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Title: Novel molecular imprinted nanogels as drug delivery vehicles for tamoxifen
Author: Ray, Judith Victoria
ISNI:       0000 0004 5359 8739
Awarding Body: Queen Mary, University of London
Current Institution: Queen Mary, University of London
Date of Award: 2014
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The field of nanomedicine has witnessed an incredible expansion, from a total market value in 2003 of $500 million expected to rise to $160 billion by 2015 (Global Industry Analysts, Inc.). The nanomedicine industry is forecasted to grow and have a significant impact on the economy, with sectors such as biomaterials, diagnostics and drug delivery expected to play a major role. This thesis gives a detailed account of the synthesis and characterisation of molecularly imprinted nanogels for drug delivery. Their toxicity and potential use as a targeted carrier to cancerous cells is evaluated. Initially an overview of nanomaterials and their uses in many areas such as agriculture, energy storage and technology are discussed. The impact of nanomaterials on the life sciences is examined; in particular their application in drug delivery is focussed upon. Chapters 2, 3 and 4 make up the results and discussion of this work. Chapter 2 focuses on developing the synthesis of the acrylamide based nanogels and, vitally, incorporating a suitable fluorescent tag in order to track the nanogels in vitro and in vivo. Fundamentally toxicity studies carried out on the nanogels, both in vitro and in vivo in Danio rerio (zebrafish) are reported in Chapter 3 to ensure the nanogels are biocompatible. Chapter 4 introduces an innovative approach, molecular imprinting, to incorporating a drug into the nanogels. The upload and release of Tamoxifen (a drug used to treat breast cancer) at reduced pH, was also analysed. Finally future development of the carrier is discussed and key issues that need to be addressed.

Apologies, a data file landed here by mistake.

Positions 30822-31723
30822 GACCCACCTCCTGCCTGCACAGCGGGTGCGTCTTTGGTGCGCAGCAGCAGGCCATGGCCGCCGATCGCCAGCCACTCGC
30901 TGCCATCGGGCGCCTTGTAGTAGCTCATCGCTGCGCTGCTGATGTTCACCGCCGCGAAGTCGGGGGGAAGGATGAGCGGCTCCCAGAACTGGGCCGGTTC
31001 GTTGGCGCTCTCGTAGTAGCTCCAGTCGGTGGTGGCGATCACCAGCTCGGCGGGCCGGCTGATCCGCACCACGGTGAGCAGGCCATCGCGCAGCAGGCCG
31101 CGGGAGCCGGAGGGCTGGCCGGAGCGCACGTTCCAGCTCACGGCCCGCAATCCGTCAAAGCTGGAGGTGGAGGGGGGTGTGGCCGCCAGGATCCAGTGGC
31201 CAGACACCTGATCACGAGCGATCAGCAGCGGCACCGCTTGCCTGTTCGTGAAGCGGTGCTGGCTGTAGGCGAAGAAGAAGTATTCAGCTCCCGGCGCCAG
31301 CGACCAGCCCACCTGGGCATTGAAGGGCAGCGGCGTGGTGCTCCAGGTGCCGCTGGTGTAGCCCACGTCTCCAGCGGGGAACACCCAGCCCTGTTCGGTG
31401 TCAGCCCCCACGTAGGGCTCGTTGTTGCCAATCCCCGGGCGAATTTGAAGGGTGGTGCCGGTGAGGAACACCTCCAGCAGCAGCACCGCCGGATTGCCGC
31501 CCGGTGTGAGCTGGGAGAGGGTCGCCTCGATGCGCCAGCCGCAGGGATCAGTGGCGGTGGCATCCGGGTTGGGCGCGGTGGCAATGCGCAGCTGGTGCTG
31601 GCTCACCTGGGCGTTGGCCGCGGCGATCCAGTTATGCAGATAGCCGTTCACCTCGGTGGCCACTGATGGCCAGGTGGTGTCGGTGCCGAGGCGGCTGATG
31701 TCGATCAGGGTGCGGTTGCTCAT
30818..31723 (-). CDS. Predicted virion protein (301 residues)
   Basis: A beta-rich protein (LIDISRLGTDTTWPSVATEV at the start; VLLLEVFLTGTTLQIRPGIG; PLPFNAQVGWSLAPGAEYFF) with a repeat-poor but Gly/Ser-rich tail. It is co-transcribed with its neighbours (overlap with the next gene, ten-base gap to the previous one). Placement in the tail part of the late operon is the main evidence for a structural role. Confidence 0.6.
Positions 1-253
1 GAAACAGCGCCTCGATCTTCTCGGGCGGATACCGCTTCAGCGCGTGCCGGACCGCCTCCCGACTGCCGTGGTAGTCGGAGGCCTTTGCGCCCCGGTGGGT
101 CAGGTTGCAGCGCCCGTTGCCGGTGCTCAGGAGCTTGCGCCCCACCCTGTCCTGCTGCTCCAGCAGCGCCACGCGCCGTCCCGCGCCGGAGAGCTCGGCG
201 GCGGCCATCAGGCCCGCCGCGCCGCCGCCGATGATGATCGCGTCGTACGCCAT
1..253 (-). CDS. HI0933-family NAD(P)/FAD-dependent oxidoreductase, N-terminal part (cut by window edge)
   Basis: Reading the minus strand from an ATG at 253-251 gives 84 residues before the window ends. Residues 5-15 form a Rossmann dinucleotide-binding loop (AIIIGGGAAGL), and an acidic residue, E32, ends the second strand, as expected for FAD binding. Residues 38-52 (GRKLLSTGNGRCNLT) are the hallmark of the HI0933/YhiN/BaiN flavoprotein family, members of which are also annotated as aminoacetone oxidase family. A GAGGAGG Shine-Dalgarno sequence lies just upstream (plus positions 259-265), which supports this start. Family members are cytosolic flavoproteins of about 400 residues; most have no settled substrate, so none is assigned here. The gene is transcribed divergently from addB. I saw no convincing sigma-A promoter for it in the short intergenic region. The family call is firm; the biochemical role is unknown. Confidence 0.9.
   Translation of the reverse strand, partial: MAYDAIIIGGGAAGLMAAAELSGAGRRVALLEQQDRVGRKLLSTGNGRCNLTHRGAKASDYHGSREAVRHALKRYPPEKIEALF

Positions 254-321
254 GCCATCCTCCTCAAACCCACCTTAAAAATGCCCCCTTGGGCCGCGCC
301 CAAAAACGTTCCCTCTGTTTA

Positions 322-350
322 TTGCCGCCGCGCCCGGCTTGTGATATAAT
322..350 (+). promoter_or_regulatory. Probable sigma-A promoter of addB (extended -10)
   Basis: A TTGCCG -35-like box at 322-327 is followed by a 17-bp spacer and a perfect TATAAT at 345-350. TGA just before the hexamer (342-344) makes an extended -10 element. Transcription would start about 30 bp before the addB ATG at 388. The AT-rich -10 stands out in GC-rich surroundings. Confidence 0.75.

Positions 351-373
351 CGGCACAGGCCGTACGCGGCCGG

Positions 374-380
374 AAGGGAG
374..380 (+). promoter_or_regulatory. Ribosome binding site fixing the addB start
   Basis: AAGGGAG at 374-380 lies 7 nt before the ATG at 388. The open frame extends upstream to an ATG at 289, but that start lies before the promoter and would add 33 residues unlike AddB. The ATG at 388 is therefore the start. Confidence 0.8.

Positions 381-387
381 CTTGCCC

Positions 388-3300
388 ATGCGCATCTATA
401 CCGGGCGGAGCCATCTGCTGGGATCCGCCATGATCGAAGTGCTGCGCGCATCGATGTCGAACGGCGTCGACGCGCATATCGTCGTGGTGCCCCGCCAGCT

Supervisor: Not available Sponsor: QMUL ; EPSRC ; European Commission
Qualification Name: Thesis (Ph.D.) Qualification Level: Doctoral
EThOS ID:  DOI: Not available
Keywords: Biological and Chemical Sciences ; Nanomedicine ; drug delivery carriers ; Nanogels